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The Recall of Dee Margo
A controversy over open spaces led Zachary Gonzalez to file a notice of intent to recall Dee Margo on August 9, 2011. Zachary, who amended his letter of intent the following day, cited the issue of the Lost Dog Trailhead as the reason for the recall of Margo. Public records do not show that Gonzalez turned in signatures to city officials. The next recall attempt lasted less than a day.
The Recall of Larry Romero
In 2015, a former opponent, Adam Gurrola, who lost to then-city representative Larry Romero in 2013 filed paperwork seeking to recall Romero with the city clerk’s office. One of the “controversial” votes by Romero that led Gurrola to seek his recall was “spearheading the city manager’s recent $61,000 pay raise,” and “skirting the process to get streets paved in his [Romero’s] district.”
The following day, Gurrola filed paperwork ending his recall of Romero. Gurrola has refused to discuss why he had a change of heart, leaving supporters unhappy with his sudden dismissal of the recall attempt. The next recall involved a second controversial downtown sports arena.
The Recall of Cortney Niland
On December 15, 2016, Michael Patiño filed his intention to begin collecting signatures to recall Cortney Niland. Patiño wrote in the letter of intent to recall her that “we have no confidence” in Niland. Central to Niland’s recall was the controversial downtown arena that targeted the Duranguito neighborhood. A few months later, Patiño canceled the signature collection effort citing that Niland had agreed to listen to her constituents.
After being largely absent for months from her city office, Niland resigned on April 4, 2017, citing family obligations.
All the recall attempts of city council representatives have failed in El Paso. Some because the organizers abandoned the efforts, and others because officials litigated the signatures verified by officials, or simply rejected them. Criminal charges against organizers of the recalls have been threatened in two successful recall petition signature drives. Cook, in his email to us offered the following advice to the organizers of the recall petition drive against Cassandra Hernandez: “My advice to the organizers of the petition drive is that they need to pay attention to detail and follow the law.”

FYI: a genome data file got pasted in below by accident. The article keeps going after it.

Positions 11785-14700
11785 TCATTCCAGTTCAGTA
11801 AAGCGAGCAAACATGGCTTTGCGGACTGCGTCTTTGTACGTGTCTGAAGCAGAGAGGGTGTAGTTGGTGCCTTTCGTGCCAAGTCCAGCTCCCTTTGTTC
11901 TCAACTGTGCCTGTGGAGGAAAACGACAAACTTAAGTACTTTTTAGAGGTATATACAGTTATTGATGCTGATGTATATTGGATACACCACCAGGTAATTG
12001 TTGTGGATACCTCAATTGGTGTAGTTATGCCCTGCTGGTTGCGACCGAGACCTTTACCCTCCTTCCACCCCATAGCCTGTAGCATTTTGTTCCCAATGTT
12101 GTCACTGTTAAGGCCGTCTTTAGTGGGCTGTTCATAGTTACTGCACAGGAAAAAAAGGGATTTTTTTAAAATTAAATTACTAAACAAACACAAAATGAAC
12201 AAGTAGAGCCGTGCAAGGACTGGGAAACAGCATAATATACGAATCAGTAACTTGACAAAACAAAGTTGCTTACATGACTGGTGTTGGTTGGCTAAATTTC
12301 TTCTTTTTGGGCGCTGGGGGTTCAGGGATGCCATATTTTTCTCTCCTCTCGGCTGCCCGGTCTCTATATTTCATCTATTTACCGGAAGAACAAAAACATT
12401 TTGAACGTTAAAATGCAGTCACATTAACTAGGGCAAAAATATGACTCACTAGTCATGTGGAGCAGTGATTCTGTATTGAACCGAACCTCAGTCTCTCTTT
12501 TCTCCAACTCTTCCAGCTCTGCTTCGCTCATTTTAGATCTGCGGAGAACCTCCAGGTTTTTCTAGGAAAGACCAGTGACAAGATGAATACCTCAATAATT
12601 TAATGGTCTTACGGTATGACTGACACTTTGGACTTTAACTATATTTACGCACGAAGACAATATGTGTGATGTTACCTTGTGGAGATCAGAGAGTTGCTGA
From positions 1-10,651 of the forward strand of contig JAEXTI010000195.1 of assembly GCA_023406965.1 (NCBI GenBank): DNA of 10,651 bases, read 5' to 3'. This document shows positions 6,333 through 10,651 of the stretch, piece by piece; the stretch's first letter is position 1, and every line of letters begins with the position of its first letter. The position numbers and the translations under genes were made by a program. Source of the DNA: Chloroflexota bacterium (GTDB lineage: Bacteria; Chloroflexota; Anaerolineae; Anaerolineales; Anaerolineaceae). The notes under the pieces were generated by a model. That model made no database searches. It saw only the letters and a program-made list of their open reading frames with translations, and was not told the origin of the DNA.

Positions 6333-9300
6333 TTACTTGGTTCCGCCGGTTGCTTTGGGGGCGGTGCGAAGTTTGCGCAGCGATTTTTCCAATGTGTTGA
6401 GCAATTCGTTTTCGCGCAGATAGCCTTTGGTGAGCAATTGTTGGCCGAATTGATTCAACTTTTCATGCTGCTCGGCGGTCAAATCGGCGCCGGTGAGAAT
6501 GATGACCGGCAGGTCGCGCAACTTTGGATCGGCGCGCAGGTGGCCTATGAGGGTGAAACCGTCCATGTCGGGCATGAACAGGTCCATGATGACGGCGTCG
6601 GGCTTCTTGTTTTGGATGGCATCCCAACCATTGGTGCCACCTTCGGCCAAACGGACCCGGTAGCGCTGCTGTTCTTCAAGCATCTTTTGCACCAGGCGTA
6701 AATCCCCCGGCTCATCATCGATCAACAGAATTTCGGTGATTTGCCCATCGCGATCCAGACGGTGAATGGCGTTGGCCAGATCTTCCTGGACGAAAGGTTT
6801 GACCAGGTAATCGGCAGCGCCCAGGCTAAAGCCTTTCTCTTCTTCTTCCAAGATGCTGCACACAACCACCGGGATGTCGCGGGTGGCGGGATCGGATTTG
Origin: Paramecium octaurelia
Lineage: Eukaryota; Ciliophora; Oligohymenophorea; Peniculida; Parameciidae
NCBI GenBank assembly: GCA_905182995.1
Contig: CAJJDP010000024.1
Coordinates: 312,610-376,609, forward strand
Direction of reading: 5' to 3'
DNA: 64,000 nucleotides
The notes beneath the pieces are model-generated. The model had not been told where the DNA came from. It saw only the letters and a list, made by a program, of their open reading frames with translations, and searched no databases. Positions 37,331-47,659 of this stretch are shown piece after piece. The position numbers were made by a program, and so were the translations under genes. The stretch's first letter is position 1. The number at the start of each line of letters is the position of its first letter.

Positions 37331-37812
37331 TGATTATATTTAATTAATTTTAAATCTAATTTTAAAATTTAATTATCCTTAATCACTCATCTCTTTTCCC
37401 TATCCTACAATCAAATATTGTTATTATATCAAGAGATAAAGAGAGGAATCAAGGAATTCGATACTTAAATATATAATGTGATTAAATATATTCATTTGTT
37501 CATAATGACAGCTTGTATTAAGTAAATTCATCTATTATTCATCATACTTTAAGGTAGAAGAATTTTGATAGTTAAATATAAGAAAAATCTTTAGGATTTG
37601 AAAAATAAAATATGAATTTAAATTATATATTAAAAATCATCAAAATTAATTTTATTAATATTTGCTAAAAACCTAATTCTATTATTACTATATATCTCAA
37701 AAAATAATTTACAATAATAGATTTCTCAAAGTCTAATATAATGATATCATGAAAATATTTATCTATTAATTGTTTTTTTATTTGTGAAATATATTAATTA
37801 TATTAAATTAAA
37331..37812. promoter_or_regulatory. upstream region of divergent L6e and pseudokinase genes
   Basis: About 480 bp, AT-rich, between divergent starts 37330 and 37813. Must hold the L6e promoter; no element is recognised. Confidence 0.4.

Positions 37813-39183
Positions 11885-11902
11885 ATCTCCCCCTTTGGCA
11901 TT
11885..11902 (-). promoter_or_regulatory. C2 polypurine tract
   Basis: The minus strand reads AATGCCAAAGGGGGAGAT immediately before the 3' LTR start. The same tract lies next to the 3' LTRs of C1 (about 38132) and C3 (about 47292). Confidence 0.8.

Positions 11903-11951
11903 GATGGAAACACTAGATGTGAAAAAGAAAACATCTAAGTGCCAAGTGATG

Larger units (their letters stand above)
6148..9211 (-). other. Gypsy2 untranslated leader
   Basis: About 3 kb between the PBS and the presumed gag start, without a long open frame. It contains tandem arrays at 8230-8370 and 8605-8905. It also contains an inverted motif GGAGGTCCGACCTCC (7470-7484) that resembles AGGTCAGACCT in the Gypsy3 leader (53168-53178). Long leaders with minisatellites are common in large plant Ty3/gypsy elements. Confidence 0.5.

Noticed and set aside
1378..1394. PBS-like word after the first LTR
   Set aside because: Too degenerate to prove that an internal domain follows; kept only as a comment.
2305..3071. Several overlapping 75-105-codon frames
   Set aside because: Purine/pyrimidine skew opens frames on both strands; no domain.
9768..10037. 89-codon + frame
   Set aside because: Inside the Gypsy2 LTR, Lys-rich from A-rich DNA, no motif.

Although El Paso voters have been unsuccessful in recalling their city representatives, one effort in neighboring Socorro succeeded.
The Successful Recall – Willie Gandara
Although recall efforts in El Paso have failed each time, Socorro voters mounted a successful recall effort in 2011 against Willie Gandara Sr. Gandara was among several officials who were convicted on corruption charges in 2010. Gandara’s son, Willie Gandara, Jr., then a county commissioner was arrested at Sierra Blanca on February 22, 2012 at the Sierra Blanca Border Patrol Checkpoint. Federal agents, who were waiting for Gandara to arrive, arrested him on marihuana smuggling charges.
Gandara, Jr. pleaded guilty on August 17, 2012 to drug smuggling and on November 14, 2012 was sentenced to six-and-a-half years in federal prison.
Larry Medina sued the author and his business in 2001 over the recall effort led by Jaime O. Perez. Medina alleged that the author’s company violated Texas election law by providing technical services to the recall effort. The author’s company provided website services to Citizens For Good Government as part of a long-standing partnership between Perez and the author related to developing an internet network including an online newspaper. El Paso Sheriff’s investigators and the El Paso Police Department Public Integrity Unit investigated Perez and the author after an El Paso Times report alleged criminal activity. No criminal charges were filed.